So, we now know that other earth-like planets are out there. The next thing that scientists would like to know is whether the conditions on any of these planets are similar to the conditions on Earth. This is a very human-centered way of thinking about life, of course, but at least so far life on this planet is the only one we are sure exists, so it makes sense, to ask if other places are similar. Ideally, scientists would like to know whether the atmosphere of the earth-like exoplanets contains oxygen and methane, or maybe traces of chlorophyll.

They do already have a few measurements of atmospheres of exoplanets, but these are mostly of large and hot planets that orbit closely around their mother star, because in this case the atmosphere is easier to measure. The way you can measure what’s in the atmosphere is that you investigate the spectral composition of light that either passes through the atmosphere or that is emitted or reflected off the surface. For this too, there are more satellite missions planned, for example the ESA mission ARIEL.

Ok, you may say, but this will in the best case give us an indication for microbial life and really you’d rather know if there is intelligent life out there. For this you need an entirely different type of search. Such searches for extraterrestrial intelligence have been conducted for about century. They have largely relied on analyzing electromagnetic radiation in the radio or micro-wave range that reaches us from outer space. For one that’s because this part of the electromagnetic spectrum is fairly easy to measure without going into the upper atmosphere. But it’s also because our own civilization emits in this part of the spectrum. This electromagnetic radiation is then analyzed for any kind of pattern that is unlikely to be of natural, astrophysical origin.

As you already know, no one found any sign of intelligent life on other planets, except for some false alarms.

The search for intelligent, extraterrestrial life has, sadly enough, always been underfunded, but some people are not giving up their hopes and efforts. There is for example the SETI Institute in California. They have a new plan to look for aliens, which is to distribute 96 cameras on the surface of our planet so that they can look for LASER signals from outer space, 24 hours a day, all over the sky. Like with the search for radio signals, the idea is that LASER-light might be a sign of communication or a by-product of other technologies that extraterrestrial civilizations are using. From those 96 cameras so far one has been installed. The institute is trying to crowdfund the mission, for more information, check out their website.

A search that has no funding issues is the “Breakthrough Listen” project which is supported by billionaire Yuri Milner. This project has run since 2015 and will run through 2025. It employs two radio telescopes to searching for signs of intelligent life. The data that this project has collected so far are publicly available. However, they amount to about 2000 Terabytes, so it’s not exactly user-friendly. Milner has another alien project, which is the “Breakthrough Starshot”. Yes, Milner likes “Breakthroughs” and everything he does is Breakthrough Something; he is also the guy who set up the Breakthrough Prize. The vision of the Starshot project is to send an army of mini space-craft to Alpha Centauri. Alpha Centauri is a solar system in our galactic neighborhood, and “only” about 4 light years away. It is believed to have an earth-like planet. Milner’s mini-space craft are supposed to study this planet and send data back to earth. The scientists on Milner’s team hope to be ready for launch by 2036. It will take 20 to 30 years to reach Alpha Centauri, and then another four years to send the data back to Earth. So, maybe by 2070, we’ll know what’s going on there.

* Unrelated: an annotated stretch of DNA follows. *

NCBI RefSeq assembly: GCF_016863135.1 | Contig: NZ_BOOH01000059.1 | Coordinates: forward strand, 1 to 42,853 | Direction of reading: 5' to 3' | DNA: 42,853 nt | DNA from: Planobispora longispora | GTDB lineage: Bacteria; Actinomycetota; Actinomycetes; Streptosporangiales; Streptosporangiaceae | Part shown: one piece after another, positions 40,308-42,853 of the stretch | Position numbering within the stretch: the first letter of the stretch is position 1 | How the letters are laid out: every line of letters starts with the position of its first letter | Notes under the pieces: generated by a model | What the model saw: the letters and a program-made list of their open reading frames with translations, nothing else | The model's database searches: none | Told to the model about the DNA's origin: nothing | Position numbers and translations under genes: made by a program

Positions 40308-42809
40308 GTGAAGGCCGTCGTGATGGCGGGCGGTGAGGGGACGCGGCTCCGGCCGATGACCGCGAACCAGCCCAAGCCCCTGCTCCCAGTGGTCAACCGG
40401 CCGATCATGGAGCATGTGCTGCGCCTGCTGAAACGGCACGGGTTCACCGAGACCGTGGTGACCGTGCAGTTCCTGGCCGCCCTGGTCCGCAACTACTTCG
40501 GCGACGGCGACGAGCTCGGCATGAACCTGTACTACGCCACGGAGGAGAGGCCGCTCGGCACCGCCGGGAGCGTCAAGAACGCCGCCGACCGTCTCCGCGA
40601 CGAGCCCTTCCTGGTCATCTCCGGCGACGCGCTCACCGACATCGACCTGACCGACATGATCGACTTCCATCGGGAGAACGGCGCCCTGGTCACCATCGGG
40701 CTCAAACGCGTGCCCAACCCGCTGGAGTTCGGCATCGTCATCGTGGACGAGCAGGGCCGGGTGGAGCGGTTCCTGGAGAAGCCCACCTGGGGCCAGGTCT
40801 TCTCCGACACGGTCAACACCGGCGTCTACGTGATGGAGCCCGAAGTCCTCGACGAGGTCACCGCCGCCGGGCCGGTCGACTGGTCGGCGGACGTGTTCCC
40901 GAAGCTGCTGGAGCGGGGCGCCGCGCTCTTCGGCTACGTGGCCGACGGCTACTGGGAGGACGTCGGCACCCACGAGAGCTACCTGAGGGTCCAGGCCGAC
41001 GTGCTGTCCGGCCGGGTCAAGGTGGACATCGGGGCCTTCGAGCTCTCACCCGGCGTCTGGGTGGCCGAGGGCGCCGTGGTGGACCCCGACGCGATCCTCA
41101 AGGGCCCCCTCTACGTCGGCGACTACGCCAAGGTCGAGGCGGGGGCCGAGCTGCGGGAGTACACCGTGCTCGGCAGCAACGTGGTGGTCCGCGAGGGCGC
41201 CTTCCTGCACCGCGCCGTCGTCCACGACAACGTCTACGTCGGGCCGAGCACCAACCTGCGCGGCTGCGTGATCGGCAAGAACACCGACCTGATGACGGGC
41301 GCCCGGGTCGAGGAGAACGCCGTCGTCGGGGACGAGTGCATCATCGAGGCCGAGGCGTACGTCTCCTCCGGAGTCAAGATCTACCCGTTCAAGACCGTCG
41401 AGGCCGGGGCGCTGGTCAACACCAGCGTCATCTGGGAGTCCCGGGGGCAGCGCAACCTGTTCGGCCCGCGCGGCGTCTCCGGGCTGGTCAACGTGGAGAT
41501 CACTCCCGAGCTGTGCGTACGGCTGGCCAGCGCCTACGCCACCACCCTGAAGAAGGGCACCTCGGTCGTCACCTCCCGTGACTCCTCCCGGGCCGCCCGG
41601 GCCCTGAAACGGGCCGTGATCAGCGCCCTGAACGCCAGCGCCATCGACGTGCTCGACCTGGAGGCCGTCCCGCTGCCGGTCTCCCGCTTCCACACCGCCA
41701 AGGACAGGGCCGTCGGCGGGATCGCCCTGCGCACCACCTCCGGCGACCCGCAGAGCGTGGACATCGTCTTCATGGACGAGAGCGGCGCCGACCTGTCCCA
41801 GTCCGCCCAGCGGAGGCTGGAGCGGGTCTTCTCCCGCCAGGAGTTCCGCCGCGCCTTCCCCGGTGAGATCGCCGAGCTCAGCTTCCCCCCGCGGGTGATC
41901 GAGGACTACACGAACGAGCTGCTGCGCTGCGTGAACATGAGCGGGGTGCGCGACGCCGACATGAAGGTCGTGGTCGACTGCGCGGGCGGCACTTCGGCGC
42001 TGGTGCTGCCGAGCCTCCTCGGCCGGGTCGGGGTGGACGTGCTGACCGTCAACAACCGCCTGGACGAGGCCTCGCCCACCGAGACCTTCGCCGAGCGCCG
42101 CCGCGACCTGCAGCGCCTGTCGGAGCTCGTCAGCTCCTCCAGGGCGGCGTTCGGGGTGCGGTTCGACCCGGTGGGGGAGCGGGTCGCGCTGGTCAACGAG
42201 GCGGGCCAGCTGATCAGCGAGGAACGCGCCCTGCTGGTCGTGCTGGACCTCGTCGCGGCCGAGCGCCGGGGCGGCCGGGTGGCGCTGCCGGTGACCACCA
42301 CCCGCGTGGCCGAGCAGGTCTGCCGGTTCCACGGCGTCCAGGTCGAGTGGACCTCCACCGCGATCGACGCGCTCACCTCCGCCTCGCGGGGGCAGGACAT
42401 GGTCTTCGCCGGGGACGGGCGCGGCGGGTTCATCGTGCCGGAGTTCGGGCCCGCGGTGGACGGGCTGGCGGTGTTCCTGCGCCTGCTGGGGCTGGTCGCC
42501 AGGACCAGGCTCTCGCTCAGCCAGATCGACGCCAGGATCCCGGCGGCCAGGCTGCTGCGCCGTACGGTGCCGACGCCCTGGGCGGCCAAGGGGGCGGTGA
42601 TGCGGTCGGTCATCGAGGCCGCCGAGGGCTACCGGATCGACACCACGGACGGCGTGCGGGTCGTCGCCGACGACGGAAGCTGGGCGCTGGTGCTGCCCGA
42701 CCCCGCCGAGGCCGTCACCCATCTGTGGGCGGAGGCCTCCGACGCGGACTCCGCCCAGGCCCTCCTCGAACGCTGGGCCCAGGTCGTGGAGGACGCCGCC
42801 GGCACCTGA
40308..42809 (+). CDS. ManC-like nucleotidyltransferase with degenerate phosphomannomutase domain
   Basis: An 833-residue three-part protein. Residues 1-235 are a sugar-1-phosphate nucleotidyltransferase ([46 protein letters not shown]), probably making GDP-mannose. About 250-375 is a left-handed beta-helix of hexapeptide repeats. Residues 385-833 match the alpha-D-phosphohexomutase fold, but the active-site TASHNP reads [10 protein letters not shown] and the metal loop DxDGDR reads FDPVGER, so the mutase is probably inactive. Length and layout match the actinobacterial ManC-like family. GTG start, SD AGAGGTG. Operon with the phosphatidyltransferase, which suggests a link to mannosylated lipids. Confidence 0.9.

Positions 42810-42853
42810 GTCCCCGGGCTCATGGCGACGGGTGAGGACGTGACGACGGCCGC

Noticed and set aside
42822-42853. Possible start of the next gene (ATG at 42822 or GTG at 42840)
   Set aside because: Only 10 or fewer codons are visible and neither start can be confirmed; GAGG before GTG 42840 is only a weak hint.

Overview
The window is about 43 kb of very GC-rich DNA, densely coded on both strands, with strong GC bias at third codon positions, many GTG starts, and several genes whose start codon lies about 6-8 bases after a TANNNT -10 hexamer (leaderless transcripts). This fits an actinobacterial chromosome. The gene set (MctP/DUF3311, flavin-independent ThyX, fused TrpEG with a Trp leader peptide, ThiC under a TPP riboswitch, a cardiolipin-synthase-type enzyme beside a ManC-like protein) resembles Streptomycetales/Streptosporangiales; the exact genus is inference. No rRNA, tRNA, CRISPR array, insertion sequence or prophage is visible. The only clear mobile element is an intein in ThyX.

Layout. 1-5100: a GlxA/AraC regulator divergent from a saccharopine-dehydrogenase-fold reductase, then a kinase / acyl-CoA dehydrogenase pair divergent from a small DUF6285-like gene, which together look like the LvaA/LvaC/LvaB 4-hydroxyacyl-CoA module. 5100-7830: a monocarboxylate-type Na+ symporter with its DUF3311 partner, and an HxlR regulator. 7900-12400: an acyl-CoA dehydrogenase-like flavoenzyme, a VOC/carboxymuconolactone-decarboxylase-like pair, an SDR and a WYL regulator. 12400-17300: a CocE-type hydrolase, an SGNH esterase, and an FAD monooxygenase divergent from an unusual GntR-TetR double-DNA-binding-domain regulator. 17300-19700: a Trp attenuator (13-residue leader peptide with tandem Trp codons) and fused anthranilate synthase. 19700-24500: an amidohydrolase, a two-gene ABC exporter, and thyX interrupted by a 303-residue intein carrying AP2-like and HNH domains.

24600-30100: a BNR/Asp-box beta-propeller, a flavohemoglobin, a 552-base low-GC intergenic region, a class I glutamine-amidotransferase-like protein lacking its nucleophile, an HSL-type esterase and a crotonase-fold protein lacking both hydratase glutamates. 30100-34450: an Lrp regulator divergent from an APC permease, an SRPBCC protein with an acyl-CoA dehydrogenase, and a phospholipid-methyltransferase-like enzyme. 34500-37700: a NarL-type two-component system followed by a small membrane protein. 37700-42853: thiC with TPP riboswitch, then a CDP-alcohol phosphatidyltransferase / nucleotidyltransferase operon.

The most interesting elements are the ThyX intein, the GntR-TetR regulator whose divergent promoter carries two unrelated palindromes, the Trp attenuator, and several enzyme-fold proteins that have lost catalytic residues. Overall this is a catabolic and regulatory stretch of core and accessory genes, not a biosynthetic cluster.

It’s unlikely, of course, that we should be so lucky to find intelligent life basically at the first place we look. Scanning the galaxy for signs of communication, I think, is much more promising. But. We should keep in mind that quite plausibly the reason we have not yet found evidence for extraterrestrial intelligent life is that we have not developed the right technology to pick up their communication. In particular, if there is any way to send information faster than the speed of light, then that’s what all the aliens are using. And, as I explained in an earlier video, in contrast to what you may have been told, there is nothing whatsoever wrong with faster-than-light messaging, except that we don’t know how to do that.

And here is where my own research area, the foundations of physics, becomes really important. If we ever want to find those aliens, we need to better understand space and time, and matter and information. Thanks for watching, see you next week.

Monday, June 08, 2020

Friday, June 05, 2020

Physicists still lost in math

My book Lost in Math was published two years ago, and this week the paperback edition will appear. I want to use the occasion to tell you why I wrote the book and what has happened since.

In Lost in Math, I explain why I have become very worried about what is happening in the foundations of physics. What is happening, you ask? Well, nothing. We have not made progress for 40 years. The problems we are trying to solve today are the same problems we were trying to solve half a century ago.